So, remember this? From way back in June? I know I’m just now getting around to it, but hey! I moved across the country! That’s a good excuse, right?
Again, I’m putting this behind a jump, just because I know that there is someone who reads at least semi-regularly who has not read the trilogy and would like to.
“Sam did not laugh. ‘I may not be much good at climbing, Mr. Frodo,’ he said in injured tones, ‘but I do know something about rope and knots. It’s in the family, as you might say. Why, my grand-dad, and my uncle Andy after him, him that was the Gaffer’s eldest brother, he had a rope-walk over by Tighfield many a year.'” p 240
This may be the single passage which has caused the most confusion in the entirely trilogy. Yes, even the Balrog and wings or not wings bit. You see, people no longer know what a rope-walk is, and so an entirely erroneous assumption has sprung up. Sam’s family is generally held to have been tightrope walkers. In fact, what his grand-dad and uncle Andy did was produce rope. A rope-walk is “a long, narrow path or building where ropes are made.” (Dictionary.com) Ropes are traditionally made by walking with the fibers and twisting them at the same time, stretching them out to the full length of the completed rope. You can read more about it in the Wikipedia article.
“Frodo looked round in horror. Dreadful as the Dead Marshes had been, and the arid moors of the Noman-lands…” p. 265
I firmly believe that LotR is not an allegory, and that any attempt to force it into an allegorical shape is misguided. However, I do also believe that it was heavily influenced by Tolkien’s experiences in WWI. I had never noticed the use of the term “Noman-lands” before, but it instantly conjured up that awful image of the dead space between two trenches. It gives a different perspective to the Dead Marshes, especially the line about “grim faces and evil, and nobles faces and sad…But all foul, all rotting, all dead.” LotR is really as much a novel of the Lost Generation as anything by Hemingway or Fitzgerald.
“It was Sam’s first view of a battle of Men against Men, and he did not like it much. he was glad that he could not see the dead face. He wondered what the man’s name was and where he came from; and if he was really evil of heart, or what lies or threats had led him on the long march from his home; and if he would not really rather have stayed there in peace” (p. 300)
As with his female characters, I feel like there is a general tendency these days to cast Tolkien as vaguely racist. And I can see it–the assumption that fair equals noble and dark equals bad–at the same time that I think it might go a bit far. Certainly moments like this show more sympathy and insight than he is sometimes given credit for.
“‘For myself,’ said Faramir, ‘I would see the White Tree in flower again in the courts of the kings, and the Silver Crown return, and Minas Tirith in peace: Minas Anor again as of old, full of light, high and fair, beautiful as a queen among other queens: not a mistress of many slaves, nay, not even a kind mistress of willing slaves.” p. 314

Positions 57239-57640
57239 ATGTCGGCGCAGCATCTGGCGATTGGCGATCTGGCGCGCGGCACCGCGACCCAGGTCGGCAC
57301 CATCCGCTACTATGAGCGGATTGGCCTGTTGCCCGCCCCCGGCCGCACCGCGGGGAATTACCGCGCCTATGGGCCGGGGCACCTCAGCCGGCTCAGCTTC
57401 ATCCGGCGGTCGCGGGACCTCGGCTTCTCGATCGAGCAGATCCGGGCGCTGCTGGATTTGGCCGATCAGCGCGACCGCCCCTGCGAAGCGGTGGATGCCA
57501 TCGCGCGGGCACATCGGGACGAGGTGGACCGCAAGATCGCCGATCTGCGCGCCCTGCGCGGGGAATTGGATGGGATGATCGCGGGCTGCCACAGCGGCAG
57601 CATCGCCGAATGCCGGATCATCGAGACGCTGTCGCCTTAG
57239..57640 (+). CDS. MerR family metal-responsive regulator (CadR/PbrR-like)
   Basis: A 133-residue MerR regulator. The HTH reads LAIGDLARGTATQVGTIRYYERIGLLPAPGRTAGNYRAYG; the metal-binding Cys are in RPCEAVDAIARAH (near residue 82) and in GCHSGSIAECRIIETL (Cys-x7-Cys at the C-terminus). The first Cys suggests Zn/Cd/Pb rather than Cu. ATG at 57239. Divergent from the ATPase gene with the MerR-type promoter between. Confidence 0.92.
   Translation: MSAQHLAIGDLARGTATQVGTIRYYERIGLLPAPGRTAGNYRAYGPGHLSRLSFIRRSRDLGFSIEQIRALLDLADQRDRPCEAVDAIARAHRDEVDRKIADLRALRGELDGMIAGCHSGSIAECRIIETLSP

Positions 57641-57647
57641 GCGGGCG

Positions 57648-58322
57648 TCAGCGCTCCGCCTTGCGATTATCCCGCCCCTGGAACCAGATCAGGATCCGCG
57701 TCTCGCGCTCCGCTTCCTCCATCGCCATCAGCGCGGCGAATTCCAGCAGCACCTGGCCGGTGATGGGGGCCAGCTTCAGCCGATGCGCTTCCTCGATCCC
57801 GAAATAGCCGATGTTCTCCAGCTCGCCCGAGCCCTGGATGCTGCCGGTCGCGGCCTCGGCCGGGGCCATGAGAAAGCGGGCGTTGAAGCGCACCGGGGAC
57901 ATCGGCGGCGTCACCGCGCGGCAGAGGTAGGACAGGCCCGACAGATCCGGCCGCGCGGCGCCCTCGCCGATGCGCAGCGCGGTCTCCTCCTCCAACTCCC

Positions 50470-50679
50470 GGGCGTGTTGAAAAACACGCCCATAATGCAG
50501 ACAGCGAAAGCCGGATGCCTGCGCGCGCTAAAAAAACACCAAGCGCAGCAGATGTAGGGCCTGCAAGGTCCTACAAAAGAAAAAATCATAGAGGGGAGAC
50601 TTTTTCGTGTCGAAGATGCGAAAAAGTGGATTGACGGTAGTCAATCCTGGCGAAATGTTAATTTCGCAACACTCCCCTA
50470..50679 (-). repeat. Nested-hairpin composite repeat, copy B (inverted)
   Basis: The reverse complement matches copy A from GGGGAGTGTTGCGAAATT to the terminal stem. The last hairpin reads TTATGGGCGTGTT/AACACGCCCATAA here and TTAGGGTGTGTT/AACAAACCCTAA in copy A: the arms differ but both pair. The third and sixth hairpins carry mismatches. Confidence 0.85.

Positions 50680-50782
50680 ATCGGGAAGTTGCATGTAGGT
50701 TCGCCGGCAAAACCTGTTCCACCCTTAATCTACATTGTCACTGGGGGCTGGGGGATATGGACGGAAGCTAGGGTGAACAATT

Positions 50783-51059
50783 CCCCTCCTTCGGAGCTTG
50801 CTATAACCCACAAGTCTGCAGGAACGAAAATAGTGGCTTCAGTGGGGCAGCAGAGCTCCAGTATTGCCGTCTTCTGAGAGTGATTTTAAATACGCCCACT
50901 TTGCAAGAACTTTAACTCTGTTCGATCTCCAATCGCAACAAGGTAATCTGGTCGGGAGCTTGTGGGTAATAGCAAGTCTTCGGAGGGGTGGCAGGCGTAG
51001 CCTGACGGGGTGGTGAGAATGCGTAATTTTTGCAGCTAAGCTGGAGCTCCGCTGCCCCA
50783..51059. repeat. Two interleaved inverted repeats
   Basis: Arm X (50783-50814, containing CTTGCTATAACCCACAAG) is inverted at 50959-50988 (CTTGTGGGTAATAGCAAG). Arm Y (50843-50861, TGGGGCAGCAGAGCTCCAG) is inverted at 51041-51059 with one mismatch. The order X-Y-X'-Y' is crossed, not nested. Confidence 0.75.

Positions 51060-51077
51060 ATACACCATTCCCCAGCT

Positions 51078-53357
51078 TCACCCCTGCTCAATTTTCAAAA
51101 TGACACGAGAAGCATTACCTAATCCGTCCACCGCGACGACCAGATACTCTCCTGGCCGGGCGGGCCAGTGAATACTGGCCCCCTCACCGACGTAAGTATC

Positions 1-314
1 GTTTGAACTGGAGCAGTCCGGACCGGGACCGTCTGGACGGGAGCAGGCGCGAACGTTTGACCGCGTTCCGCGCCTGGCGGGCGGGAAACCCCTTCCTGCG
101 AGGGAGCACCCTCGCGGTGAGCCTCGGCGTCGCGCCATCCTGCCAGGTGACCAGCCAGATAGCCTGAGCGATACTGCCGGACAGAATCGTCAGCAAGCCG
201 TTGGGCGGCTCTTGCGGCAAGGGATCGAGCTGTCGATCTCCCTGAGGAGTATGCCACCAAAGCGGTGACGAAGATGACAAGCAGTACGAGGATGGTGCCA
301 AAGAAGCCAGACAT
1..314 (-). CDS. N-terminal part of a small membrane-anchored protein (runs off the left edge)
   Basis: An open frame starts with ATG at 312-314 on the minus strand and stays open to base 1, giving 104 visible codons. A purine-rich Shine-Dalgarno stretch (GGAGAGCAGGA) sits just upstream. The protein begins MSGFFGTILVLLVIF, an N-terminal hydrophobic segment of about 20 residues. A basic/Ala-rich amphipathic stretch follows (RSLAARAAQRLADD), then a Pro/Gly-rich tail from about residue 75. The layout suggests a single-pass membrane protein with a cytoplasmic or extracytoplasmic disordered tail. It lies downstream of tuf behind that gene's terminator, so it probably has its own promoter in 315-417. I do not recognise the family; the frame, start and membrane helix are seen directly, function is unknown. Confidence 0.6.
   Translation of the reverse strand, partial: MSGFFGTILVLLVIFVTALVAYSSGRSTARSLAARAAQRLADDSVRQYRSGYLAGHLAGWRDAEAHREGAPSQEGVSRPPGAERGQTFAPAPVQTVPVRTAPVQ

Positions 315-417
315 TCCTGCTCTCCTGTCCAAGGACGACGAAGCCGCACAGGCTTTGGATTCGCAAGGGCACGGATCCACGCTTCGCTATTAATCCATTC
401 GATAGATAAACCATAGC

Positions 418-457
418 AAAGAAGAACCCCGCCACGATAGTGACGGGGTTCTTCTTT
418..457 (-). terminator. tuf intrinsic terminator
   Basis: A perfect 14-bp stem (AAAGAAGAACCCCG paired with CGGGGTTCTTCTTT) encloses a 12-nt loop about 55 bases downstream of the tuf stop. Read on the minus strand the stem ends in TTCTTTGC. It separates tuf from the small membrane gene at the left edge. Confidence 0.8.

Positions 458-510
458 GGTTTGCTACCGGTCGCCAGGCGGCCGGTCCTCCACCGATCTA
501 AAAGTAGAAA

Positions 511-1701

PETER JACKSON! *shakes fist* Remember, this comes right after Faramir says “I would not not take this thing, if it lay by the highway.” GAH! Look, I get the whole “dramatic tension” argument, but to take one of my absolute favorite characters and turn him into the opposite of how Tolkien wrote him is never not going to bother me. In fact, whenever possible, I just fast-forward through the Faramir scenes in TTT, except for the Sons of Gondor scene in the extended edition. That one was at least okay. Even if PJ did completely ignore the fact that Denethor and Faramir are the ones who are alike, not Denethor and Boromir. But that’s a rant for RotK.
“Death was ever present, because the Númenoreans still, as they had in their old kingdom, and so lost it, hungered after endless life unchanging. Kings made tombs more splendid than houses of the living, and counted old names in the rolls of their descent dearer than the names of sons. Childless lords sat in aged halls musing on heraldry; in secret chambers withered men compounded strong elixirs, or in high cold towers asked questions of the stars.” p. 322
This is another one of those points where, if this were anyone but Tolkien I would probably be rolling my eyes. But somehow in his hands, it turns into a passage that makes me stop and read it over again and catch my breath at the awesomeness of the rolling prose.
“But I wish I could make a song about her [Galadriel]. Beautiful she is, sir! Lovely! Sometimes like a great tree in flower, sometimes like a white daffadowndilly, small and slender like. Hard as di’monds, soft as moonlight. Warm as sunlight, cold as frost in stars. Proud and far-off as a snow-mountain, and as merry as any lass I ever saw ith daisies in her hair at springtime.” p. 324
I love it when Sam breaks into poetry.
“Beren now, he never thought he was going to get that Silmaril from the Iron Crown in Thangorodrim, and yet he did, and that was a worse place and a blacker danger than ours. But that’s a long tale, of course, and goes on past the happiness and into grief and beyond it–and the Silmaril went on and came to Eärendil. And why, sir, I never thought of that before! We’ve got–you’ve got some of the light of it in that star-glass that the Lady gave you! Why to think of it, we’re in the same tale still! It’s going on. Don’t the great tales never end?” p. 363
And again, I love Sam. You know, Frodo is actually one of my favorite characters, but every time I do a re-read I love Sam more. He’s so wise in unexpected ways.